Windows/Cygwin directory name stuff

Bob McGowan
Fri Dec 31 13:28:00 GMT 1999

Andre Oliveira da Costa wrote:
> > -----Original Message-----
> > From:
> > []On Behalf Of Paul Bailey
> > Sent: Thursday, December 16, 1999 3:01 PM
> >
> [...]
> > Is there some mechanism to navigate in bash through a filesystem where
> > directories have spaces in their names?  (I mean, I know Unix
> > sees separate
> > words after a command as an argument list, but that doesn't apply in the
> > case of "cd" since I don't think you can cd into two separate directories
> > simultaneously, in the same shell, at the same time.)
> You see, the shell does exactly what it should do: interpret the command
> line, dealing with wildcards and separating arguments to commands. If a
> particular command cannot handle multiple arguments (e.g. 'cd'), it's not
> the shell's business. If there's an error with the parsing of the command
> line, the shell complains; if not, it's the command that complains.
> As for the filenames with spaces on it, you can have them on UNIX (and,
> therefore, cygwin) too; you just have to tell the shell not to interpret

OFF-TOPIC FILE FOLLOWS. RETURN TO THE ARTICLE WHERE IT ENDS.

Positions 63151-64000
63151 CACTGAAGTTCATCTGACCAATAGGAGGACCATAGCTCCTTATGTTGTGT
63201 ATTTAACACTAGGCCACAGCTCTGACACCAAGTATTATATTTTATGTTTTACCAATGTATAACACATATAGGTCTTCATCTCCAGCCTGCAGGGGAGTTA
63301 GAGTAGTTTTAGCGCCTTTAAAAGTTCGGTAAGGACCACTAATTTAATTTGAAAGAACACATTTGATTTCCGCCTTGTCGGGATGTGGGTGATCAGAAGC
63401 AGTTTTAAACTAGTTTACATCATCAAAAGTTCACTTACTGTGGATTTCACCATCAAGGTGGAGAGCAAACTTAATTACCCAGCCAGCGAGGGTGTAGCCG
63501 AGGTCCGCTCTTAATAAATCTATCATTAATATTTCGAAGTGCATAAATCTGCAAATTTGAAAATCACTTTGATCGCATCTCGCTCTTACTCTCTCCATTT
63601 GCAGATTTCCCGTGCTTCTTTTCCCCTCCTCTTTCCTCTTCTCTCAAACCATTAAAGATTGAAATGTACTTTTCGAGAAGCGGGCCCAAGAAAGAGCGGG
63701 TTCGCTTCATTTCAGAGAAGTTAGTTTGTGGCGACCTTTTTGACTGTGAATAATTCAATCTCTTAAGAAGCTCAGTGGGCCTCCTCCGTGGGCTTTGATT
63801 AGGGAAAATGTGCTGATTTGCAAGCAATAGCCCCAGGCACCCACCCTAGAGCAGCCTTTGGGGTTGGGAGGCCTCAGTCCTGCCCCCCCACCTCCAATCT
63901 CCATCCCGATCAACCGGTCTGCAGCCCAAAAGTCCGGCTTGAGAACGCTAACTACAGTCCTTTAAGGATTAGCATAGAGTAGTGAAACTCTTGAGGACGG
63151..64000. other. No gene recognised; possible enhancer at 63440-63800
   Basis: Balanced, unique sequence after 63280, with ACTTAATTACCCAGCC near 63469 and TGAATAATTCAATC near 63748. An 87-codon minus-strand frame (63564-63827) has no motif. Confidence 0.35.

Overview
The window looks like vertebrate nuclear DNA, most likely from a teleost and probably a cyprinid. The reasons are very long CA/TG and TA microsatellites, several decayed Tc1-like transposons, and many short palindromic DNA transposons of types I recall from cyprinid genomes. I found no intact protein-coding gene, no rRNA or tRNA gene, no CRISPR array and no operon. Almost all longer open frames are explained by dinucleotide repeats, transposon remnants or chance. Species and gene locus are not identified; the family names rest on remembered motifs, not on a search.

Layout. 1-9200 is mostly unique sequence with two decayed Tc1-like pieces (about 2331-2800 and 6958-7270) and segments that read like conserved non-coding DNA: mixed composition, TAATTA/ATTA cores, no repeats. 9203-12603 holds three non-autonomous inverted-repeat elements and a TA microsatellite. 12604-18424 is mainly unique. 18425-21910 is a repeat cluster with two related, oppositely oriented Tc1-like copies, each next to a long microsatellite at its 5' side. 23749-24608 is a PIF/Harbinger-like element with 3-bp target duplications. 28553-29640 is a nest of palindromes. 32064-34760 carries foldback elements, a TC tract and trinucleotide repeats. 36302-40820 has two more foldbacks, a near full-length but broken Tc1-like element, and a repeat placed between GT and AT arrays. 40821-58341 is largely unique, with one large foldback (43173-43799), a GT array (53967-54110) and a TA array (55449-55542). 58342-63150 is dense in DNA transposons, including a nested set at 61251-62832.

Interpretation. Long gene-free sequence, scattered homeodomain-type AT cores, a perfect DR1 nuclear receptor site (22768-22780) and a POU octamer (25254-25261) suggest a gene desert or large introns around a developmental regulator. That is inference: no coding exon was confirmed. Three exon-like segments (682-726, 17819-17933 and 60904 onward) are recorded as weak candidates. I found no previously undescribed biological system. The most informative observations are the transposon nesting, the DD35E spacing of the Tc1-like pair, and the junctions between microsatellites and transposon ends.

> them, so that they are treated literally as part of the arguments. You do
> this by prefixing them with a backslash ('\') or by putting quotes (single
> or double) around the names of which they are part of. BTW: this is valid
> for other special chars as well (*, [, ], {, } etc.).
> HTH,
> Andre

To round out this discussion, there is ONLY ONE character that UNIX (the
kernel) and therefor cygwin (the DLL) really cares about as "special"
and that is the forward slash (/).  This is the delimiter in a path
between the various names.  You _cannot_ have a name that contains a
literal forward slash.  Otherwise, any character is legal.

The interpretation of other characters, as special or not, depends on
the application being used, as mentioned in other posts to this

Bob McGowan
Staff Software Quality Engineer
VERITAS Software

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